A8 – The next Federal Reserve meeting concludes Wednesday March 22nd. Before March 9th the market was expecting the Fed to raise rates at least 25bps and quite likely 50bps. After this bank news, those expectations have changed drastically to either no change or a 25bps hike. I believe they will raise 25bps. The other important part of this Fed meeting is the release of economic projections. One of those projections is where Fed Funds rate is expected by end of 2023 and next couple years. The market is pricing in cuts down to around 4% - a drastic change in sentiment from March 9th. The European Central Bank was faced with similar circumstances last week with Credit Suisse in the news but inflation running hot. They proceeded with their planned 50bps increase.
The graph below shows the implied probability of Fed rate hikes based on Fed Funds futures from CME Group FedWatch tool. You can see the implied probability of a 50bps hike went from close to 80% on Thursday March 9th to 0% on March 17th. A 25bps hike has an implied probability of around 60% while no change around 40%. The shocking thing to me is Fed Fund futures are pricing in significant cuts by the 12/13/2023 Fed meeting. At least 50bps cut is priced in as very likely; a 100bps cut – down to 3.50-3.75% range – is at an implied 20+% probability.
Q9 – What are interest rates doing?
A9 – Moving – a lot. 2022 was all about rising rates across the board and the impact on bond prices mentioned above but also mortgage rates and home equity lines of credit. Just before SVB news hit the 6-month Treasury Bill was over 5% causing people to look at what they were earning at the bank and considering alternatives. Depositors are not only moving to larger banks, but taking funds out of banks all together and investing directly into T-Bills and money-market funds – the latter can carry some credit risk depending on type of fund. The graph below shows some key treasury rates over the past two years. (see my Market Update blog post for 5-year history). The 2-year Treasury rate saw one of the largest drop across the curve as the market began pricing in rate cuts in 2023. You can see the 3-month T-Bill holding relatively steady as Fed likely to raise 25bps or pause, but the 12-month T-Bill also priced in the rate cuts. Also of note is these current rate levels only got us back to fall 2023 levels which tells you how fast things were moving up.
Q10 – What are equity markets doing?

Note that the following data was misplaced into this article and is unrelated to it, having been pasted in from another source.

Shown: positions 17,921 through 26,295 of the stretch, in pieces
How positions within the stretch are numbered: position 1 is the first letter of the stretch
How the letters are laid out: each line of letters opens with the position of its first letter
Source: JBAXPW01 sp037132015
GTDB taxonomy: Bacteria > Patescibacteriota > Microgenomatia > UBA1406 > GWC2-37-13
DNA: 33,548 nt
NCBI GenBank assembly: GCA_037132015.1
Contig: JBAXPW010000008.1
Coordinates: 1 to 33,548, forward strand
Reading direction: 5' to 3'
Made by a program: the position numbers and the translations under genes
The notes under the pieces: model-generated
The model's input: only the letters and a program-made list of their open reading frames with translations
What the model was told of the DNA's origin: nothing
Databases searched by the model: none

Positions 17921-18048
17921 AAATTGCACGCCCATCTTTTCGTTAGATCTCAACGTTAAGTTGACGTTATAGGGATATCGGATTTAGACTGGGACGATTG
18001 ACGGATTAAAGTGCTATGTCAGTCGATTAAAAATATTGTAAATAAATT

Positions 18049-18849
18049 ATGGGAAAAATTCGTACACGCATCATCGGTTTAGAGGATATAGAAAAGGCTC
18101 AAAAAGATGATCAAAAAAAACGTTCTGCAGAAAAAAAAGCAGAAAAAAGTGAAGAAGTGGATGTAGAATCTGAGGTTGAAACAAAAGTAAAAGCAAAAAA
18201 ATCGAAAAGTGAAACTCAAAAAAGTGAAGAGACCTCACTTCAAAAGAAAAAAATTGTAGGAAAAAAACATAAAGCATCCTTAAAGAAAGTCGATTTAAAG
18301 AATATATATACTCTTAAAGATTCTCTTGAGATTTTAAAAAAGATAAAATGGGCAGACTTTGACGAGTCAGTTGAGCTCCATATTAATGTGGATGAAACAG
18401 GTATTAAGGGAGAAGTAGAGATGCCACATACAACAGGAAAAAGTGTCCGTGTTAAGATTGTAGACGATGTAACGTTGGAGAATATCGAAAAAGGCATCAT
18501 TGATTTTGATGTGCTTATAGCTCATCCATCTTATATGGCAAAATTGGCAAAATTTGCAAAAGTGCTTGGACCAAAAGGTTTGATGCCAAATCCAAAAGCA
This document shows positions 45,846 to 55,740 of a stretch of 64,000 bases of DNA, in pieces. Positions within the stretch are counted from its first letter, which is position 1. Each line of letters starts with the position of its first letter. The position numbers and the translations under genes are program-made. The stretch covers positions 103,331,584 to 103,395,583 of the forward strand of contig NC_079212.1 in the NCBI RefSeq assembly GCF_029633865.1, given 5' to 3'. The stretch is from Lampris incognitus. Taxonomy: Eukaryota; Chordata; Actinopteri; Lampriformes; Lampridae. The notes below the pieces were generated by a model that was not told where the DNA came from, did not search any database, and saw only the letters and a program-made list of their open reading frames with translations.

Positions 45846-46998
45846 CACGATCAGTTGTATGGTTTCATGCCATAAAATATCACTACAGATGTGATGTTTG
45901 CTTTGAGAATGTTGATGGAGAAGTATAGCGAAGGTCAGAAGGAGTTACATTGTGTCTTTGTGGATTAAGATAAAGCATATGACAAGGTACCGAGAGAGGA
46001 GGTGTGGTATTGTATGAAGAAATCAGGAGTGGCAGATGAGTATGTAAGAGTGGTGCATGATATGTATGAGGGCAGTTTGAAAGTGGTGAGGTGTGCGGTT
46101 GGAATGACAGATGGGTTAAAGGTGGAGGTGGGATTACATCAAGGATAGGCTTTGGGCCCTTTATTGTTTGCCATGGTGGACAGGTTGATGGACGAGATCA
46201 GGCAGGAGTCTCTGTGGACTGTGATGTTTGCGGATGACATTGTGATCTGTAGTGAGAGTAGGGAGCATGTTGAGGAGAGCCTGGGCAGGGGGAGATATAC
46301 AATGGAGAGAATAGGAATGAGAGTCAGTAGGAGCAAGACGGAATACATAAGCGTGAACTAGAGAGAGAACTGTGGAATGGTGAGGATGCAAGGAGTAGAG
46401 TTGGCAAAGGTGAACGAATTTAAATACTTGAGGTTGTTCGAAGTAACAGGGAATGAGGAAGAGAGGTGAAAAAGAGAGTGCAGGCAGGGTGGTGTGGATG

A10 – Also moving, but not as much as you would expect – except for regional banks. Recall the market faced the headwinds of rising rates last year. After a brief rally in January of this year the market pulled back on expectations of continued rate rises. Given the current banking issues are a result of interest rate risk and not credit risk, it is not spreading to the broader market as much as one would expect. Financials are getting hit for sure as potential losses, pullback in lending and more capital requirements, especially for the smaller regional banks. On a medium-term basis however, I expect the pullback in the financial sector will weigh on growth in the economy. The graph below shows the US equity (SPY) and Int’l equity (EFA) total returns for the past year. The financial sector ETF (XLF) is down further but holds the larger banks and non-bank holdings like insurance companies. Regional banks ETF (KRE) definitely is taking a hit as equity holders of the midsize banks are more worried and selling. I end with two individual companies next in line of fire – Credit Suisse (CS) shows the markets saw troubles for awhile, and First Republic Bank (FRC) that despite getting the $30 billion deposit infusion and access to Fed lending, the market is leaning toward the bank not making it.
Q11 – Is there some credit risk on the banks’ balance sheets?
A11 – For sure. But relative to 2008, banks are required to hold much higher quality assets and subject to tighter loan underwriting. But they still have some risk. One area of credit concern, also related to fast rate moves, are real estate loans, especially commercial. To the extent a bank has high concentration here, that is worth monitoring… as the market has been doing recently.
That is a brief but broad summary of the recent banking events. Any time a series of banks go under is cause for concern. As the higher rate environment works its way through the system, pockets of stress pop up in places, or at least in different forms, than one may expect.
Posted by Kirk, a fee-only financial advisor who looks at your complete financial picture through the lens of a multi-disciplined, credentialed professional. www.pvwealthmgt.com